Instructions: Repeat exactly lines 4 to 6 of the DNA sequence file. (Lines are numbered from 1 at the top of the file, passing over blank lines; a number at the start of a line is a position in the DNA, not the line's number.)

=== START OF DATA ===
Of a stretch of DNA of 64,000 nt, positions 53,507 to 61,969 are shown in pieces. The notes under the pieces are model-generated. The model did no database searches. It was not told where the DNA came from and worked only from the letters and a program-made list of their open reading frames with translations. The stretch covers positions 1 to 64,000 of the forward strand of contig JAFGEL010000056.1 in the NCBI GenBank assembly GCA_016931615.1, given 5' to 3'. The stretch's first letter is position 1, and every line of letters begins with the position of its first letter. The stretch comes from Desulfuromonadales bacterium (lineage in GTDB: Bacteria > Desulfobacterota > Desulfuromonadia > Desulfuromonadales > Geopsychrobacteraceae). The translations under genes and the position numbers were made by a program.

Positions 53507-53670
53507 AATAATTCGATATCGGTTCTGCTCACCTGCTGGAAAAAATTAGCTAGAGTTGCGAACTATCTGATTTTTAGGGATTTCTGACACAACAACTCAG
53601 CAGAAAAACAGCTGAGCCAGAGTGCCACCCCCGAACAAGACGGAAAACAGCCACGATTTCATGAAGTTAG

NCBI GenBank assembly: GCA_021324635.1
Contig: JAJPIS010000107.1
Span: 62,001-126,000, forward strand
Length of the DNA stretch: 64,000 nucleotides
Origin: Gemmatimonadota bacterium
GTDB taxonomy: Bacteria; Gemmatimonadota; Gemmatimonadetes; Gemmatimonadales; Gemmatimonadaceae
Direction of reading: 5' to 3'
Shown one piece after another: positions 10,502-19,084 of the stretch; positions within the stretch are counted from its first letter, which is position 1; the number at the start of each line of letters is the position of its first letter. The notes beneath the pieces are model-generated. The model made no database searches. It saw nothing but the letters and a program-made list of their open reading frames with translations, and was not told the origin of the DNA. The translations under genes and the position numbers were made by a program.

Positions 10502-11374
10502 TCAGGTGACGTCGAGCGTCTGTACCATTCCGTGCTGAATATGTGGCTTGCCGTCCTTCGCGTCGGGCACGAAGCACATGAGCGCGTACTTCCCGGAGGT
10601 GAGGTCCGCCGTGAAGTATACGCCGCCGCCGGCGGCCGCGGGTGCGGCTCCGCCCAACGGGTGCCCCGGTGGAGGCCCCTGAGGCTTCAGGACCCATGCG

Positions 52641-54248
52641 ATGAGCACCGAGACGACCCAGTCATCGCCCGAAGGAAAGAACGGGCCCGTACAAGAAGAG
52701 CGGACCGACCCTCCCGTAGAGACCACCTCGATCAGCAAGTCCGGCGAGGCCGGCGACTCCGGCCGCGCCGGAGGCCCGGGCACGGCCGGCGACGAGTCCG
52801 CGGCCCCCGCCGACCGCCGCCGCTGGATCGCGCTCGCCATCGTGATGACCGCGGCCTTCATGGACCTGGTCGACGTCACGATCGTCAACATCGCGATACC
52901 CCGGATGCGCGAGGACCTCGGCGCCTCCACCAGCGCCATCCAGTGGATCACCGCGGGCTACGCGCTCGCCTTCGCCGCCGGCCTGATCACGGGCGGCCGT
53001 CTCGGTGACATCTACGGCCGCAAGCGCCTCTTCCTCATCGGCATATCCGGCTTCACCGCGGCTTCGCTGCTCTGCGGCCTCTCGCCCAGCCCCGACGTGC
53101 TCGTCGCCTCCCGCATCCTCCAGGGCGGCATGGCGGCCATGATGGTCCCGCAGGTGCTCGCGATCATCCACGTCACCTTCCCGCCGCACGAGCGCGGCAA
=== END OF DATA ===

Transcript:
53601 CAGAAAAACAGCTGAGCCAGAGTGCCACCCCCGAACAAGACGGAAAACAGCCACGATTTCATGAAGTTAG

NCBI GenBank assembly: GCA_021324635.1
Contig: JAJPIS010000107.1